In Competition No. 2896 you were invited to take Kipling’s ‘If’ and recast it on behalf of a politician on the campaign trail.
In an interview with the New Republic in 1985, Mario Cuomo said that politicians campaign in poetry and govern in prose. And Hugo Rifkind, in conversation on Radio 4 with the poet Ian McMillan about the relationship between politicians and poetry, noted that ‘If’ is often cited by politicians as moral inspiration. So it seemed like a good idea to give you the chance to put a twist on Kipling’s rousing poem, on behalf of one of the contenders in the current campaign as they neared the finishing post.
G.M. Davis, Nick Grace and R.M. Goddard earn commendations. The winners, printed below, are rewarded with £25 each, except Brian Murdoch, who snaffles the bonus fiver.
If you can lose a referendum and still act
As if you’d won it, time and time again;
If you can claim you’re going to make a pact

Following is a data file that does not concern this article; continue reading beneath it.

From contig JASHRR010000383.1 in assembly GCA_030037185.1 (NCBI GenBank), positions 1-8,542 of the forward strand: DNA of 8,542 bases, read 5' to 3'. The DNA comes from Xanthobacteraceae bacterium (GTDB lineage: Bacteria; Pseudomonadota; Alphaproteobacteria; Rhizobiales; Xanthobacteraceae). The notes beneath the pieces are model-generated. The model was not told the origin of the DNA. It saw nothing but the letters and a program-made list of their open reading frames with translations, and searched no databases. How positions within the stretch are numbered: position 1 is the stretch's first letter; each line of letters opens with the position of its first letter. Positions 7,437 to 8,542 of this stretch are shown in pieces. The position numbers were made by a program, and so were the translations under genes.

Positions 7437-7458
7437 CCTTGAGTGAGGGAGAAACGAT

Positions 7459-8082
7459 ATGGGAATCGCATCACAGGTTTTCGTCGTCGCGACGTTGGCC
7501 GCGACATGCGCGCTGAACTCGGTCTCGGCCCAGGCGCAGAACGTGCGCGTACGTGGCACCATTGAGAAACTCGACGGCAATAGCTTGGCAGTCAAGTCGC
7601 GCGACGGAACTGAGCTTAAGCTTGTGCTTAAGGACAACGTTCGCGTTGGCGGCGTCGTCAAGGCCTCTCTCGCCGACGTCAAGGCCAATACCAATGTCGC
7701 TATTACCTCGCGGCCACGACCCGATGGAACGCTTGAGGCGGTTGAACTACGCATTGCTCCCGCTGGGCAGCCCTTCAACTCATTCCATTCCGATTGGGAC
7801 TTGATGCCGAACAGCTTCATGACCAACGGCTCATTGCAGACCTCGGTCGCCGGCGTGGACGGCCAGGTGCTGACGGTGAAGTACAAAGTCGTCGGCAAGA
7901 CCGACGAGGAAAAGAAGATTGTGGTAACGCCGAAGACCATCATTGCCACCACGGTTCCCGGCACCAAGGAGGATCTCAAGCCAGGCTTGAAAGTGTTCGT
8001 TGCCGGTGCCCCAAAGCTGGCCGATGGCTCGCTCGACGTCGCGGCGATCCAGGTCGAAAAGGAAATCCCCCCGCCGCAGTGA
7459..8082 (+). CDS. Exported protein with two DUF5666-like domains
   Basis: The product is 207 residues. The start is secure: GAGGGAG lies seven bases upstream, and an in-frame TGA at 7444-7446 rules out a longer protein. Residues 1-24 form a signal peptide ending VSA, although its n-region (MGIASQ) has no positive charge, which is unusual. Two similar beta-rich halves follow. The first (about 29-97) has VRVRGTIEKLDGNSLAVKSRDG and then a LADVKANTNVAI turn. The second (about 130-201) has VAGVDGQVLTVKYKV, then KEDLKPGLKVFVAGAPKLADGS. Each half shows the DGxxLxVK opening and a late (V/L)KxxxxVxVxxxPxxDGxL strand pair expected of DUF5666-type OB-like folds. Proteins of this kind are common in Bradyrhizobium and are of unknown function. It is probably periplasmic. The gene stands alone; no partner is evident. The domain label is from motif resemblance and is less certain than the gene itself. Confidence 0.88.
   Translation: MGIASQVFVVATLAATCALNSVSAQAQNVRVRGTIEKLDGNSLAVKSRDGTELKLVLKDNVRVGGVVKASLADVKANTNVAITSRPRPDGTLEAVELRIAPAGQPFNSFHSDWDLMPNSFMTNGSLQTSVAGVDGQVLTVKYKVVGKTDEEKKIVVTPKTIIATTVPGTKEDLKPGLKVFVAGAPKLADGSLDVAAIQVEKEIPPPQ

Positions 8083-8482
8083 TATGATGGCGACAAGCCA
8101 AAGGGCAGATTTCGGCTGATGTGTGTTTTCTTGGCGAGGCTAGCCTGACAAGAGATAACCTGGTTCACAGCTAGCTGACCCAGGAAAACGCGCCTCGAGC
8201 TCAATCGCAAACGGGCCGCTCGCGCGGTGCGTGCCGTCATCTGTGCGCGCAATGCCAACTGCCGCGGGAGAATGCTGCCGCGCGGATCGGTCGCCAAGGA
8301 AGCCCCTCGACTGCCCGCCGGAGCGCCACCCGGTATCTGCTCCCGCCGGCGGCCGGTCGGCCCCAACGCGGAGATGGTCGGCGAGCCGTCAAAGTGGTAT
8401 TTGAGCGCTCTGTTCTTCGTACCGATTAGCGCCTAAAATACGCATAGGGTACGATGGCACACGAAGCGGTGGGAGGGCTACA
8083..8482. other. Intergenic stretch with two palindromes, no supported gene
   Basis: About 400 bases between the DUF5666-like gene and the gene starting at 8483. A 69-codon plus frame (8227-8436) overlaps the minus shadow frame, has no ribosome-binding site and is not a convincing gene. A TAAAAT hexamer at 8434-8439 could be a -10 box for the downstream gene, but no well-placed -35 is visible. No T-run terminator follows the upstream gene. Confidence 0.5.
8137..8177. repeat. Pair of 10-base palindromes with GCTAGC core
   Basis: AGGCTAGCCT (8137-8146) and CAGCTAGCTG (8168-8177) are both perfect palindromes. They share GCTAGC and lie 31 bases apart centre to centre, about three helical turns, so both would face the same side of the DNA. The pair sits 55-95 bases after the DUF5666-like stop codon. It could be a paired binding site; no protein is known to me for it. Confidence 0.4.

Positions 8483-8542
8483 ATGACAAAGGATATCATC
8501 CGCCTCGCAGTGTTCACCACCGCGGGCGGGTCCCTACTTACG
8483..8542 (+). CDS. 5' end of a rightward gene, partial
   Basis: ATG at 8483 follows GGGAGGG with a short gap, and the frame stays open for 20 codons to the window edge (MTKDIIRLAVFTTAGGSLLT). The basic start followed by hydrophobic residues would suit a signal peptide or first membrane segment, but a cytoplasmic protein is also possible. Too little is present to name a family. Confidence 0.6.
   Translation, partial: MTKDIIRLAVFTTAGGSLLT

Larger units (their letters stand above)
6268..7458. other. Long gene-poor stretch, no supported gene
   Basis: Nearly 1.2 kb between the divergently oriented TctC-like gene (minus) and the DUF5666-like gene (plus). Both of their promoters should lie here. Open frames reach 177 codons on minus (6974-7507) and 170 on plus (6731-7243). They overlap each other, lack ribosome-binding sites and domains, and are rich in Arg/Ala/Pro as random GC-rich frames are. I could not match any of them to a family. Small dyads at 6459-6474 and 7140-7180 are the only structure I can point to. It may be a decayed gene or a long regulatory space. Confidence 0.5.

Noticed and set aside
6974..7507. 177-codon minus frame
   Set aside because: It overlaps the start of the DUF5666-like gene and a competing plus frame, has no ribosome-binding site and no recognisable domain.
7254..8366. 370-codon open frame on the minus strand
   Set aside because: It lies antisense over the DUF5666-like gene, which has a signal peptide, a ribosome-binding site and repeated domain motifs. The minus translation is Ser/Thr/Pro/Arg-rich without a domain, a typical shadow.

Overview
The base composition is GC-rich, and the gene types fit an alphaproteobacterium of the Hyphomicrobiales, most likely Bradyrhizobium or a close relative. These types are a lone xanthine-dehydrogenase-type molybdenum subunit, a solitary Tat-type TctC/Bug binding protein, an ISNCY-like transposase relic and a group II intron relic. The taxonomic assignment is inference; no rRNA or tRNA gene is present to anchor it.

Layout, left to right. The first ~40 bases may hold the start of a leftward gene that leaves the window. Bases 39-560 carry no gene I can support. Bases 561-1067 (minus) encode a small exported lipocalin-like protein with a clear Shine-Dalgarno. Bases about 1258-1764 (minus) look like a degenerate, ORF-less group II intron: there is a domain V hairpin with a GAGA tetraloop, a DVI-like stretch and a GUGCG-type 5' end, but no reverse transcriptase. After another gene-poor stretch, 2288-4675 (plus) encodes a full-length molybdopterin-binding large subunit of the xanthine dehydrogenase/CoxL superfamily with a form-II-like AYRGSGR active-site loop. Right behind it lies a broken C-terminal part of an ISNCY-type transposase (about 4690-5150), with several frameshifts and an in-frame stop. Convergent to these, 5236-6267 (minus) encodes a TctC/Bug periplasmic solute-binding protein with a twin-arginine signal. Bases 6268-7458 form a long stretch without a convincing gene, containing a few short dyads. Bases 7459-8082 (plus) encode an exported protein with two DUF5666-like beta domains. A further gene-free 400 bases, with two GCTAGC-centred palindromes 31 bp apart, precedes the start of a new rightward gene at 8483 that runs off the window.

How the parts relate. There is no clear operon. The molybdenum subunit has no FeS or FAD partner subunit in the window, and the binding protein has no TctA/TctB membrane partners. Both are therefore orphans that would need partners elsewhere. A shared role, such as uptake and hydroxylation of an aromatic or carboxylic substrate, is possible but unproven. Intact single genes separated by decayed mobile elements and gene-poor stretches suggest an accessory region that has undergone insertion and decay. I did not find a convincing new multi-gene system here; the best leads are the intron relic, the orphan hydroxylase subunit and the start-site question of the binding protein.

But never make your real conditions plain;
If you can try to split from the UK
Then six months later make it clear to see
That now you want to rule the lot your way,
Yet still play down illogicality;
If you can woo the English viewers too
In fierce debates on national TV,
So they don’t notice they can’t vote for you,
And you’re not even standing as MP,
If you can do well in a vox-pop poll,
And gain the maximum publicity,
Yours is the whole election rigmarole,
And, which is more, you’ll keep the SNP!
If you can look on Deficit and Debt
And treat those paper tigers with disdain;
Say those most taxed should pay more taxes yet
Since having wealth should mean deserving pain.